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In a short space of time, Alexander Nut‘s gone from the guy who did the Saturday afternoon show on leading London pirate station Rinse FM to one of the city – and the world – ‘s most hyped DJs. That transition owes much to Rinse 08, the CD he recently compiled for the station’s label.

A 22 track mix of abstracted funk, off-kilter hip-hop, house, dubstep, soul and everything in between, it’s arguably the best CD that Rinse have put out. As Martin ‘Blackdown’ Clark states in the sleeve notes, “nothing stings like a sucker punch”, and with Rinse 08, Nut’s come from the shadows to show up past Rinse CD-curating luminaries of London’s bass scene – Geeneus, Skepta and Skream to name three – with a release that’s not just thrillingly current, but also has clear lasting power and a timeless feel that past Rinse CDs have lacked. But all this hype is long overdue; Nut’s been pushing the likes of Hudson Mohawke and Morgan Zarate before it was fashionable to do so, and shows no signs of falling behind the curve – every day he introduces new heads to likes of Mr. Beatnick, 2Tall and Nadsroic, and his Eglo imprint is dedicated to putting out material by new artists like Floatingpoints, Fatima and Shuanise.

So where’s Nut been hiding all these years? In typical FACT recession fashion, we took Alexander out to Soho Square for a can of beer in the park, and talked his background in Wolverhampton, skate videos and hip-hop culture, and his constant quest to join the dots between the disparate – but acutely linked – music he plays.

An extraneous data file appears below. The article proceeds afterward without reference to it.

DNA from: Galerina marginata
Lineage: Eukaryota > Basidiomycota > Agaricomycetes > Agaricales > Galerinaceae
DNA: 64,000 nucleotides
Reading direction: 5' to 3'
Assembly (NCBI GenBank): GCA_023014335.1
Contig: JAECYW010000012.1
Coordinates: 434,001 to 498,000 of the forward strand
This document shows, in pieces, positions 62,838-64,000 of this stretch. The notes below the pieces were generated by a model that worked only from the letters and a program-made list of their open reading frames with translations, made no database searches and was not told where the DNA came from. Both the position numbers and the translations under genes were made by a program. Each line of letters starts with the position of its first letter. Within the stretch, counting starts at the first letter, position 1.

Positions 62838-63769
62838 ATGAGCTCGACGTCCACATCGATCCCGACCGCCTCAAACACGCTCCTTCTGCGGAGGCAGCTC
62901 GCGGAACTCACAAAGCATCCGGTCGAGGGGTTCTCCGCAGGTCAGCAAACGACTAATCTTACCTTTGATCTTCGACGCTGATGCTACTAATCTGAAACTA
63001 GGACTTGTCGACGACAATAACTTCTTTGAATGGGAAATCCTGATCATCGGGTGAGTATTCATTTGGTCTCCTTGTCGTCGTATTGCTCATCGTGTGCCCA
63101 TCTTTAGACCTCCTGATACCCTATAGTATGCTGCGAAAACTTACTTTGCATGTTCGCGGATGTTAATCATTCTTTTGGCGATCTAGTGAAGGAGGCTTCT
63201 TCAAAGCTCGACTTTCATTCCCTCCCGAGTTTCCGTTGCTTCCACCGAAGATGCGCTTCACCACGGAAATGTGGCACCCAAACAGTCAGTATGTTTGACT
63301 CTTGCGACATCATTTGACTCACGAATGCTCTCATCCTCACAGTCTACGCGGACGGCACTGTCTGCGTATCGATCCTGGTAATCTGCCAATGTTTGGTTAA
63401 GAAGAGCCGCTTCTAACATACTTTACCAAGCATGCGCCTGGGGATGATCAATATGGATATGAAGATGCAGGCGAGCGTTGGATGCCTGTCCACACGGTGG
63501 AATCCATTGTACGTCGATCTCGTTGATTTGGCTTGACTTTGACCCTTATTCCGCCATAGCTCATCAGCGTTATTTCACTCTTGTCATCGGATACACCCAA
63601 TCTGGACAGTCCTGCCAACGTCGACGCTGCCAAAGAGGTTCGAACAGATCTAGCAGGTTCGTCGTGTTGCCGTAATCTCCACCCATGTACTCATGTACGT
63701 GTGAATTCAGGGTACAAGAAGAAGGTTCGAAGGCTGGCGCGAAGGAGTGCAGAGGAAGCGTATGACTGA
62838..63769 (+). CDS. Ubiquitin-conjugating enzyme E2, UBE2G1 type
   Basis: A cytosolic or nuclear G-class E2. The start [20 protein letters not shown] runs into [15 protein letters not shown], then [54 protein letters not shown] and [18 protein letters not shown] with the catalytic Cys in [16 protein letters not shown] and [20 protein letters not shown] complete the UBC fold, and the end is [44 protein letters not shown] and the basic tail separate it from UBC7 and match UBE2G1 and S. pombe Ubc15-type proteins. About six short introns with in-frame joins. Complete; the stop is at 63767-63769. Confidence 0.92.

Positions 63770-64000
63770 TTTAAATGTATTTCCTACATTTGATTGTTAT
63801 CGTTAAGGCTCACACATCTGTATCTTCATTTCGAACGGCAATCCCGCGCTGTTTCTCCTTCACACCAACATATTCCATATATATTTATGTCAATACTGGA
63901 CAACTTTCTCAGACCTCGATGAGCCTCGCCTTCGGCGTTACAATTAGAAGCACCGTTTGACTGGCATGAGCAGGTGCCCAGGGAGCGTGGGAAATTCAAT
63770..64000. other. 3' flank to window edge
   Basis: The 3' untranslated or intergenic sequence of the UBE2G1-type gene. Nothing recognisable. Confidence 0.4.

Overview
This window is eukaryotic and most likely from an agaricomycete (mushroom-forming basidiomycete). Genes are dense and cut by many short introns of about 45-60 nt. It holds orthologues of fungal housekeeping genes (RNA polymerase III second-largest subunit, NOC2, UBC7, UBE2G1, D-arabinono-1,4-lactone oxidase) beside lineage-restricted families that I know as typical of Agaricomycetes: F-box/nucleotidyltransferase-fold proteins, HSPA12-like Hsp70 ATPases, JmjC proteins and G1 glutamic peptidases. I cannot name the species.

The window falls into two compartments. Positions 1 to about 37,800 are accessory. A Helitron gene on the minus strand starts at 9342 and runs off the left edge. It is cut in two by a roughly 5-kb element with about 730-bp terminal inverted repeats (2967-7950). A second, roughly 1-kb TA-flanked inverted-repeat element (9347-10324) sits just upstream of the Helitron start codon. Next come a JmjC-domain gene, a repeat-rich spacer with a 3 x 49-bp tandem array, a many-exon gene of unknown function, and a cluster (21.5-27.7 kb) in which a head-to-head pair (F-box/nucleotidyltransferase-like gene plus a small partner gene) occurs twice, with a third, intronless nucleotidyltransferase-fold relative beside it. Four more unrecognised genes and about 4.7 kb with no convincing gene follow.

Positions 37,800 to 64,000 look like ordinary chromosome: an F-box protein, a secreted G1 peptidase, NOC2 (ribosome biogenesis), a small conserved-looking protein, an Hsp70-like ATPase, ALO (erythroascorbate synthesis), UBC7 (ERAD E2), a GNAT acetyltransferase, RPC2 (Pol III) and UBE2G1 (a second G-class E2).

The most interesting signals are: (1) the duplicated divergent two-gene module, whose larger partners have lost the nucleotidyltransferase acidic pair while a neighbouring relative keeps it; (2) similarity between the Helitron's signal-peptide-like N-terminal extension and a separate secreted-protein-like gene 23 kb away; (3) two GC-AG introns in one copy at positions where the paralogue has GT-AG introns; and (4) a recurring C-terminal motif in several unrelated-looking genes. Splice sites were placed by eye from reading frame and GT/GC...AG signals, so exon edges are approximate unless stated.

Nut: “…It’s funny, ’cause when I was at school I was listening to Smif-n-Wessun, Slick Rick, A Tribe Called Quest, and that was laughable. You know what I mean, people were like “who the fuck is this?” Even though Biggie had just started to come out – people weren’t listening to that [in Wolves]. If anything, they were listening to drum and bass.”

That’s weird – cause when I was at school in London everyone started off being into hip-hop, then got into drum and bass when they were like sixteen.

“Thing is, in the West Midlands, there’s not… well, in Birmingham there’s a little scene, but street music in Wolves was all drum and bass – at least until the garage thing later on. Snoop was probably the first hip-hop artist kids at my school were into – the street kids were just like “Slick Rick, who the fuck is that?”. And I used to skate too, I was into skate culture when I was like twelve – going to old sports shops and finding old Sambas and Gazelles and all that shit, you know what I mean? I’d walk around the town centre and people would be like “where the fuck d’you get those trainers from?” People used to freak out and shit.

“Street culture in Wolves was more ragga and drum and bass, the garage thing didn’t come ’til later – not ’til about 96. I’d have been fourteen and fifteen when everybody started to catch up and listen to hip-hop and that. I mean bear in mind Wolverhampton’s a pretty backwards place…”

So when you started DJing hip-hop, were all your mates doing drum and bass?